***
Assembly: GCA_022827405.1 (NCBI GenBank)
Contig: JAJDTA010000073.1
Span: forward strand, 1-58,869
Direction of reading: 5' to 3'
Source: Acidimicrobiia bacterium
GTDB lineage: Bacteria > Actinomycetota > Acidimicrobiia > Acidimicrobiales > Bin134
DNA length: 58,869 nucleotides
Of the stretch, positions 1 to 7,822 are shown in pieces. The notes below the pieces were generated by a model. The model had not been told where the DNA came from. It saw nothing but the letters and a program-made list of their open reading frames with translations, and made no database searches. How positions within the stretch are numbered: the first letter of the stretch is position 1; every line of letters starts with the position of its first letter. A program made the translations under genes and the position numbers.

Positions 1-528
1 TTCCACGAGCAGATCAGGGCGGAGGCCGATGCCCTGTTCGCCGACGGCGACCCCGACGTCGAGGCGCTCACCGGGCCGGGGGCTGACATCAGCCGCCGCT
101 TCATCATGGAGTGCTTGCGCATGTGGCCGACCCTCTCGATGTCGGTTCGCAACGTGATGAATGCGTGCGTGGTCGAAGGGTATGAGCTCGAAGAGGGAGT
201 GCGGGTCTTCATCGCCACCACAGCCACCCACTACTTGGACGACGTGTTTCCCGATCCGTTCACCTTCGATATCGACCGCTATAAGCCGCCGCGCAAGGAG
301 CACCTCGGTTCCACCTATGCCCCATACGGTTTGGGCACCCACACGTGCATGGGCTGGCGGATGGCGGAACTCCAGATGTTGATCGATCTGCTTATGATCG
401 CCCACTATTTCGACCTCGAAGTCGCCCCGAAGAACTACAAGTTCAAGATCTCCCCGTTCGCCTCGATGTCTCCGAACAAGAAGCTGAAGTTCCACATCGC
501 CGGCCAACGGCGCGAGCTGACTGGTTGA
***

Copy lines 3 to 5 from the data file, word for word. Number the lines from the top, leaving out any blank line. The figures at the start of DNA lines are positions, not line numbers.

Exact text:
Span: forward strand, 1-58,869
Direction of reading: 5' to 3'
Source: Acidimicrobiia bacterium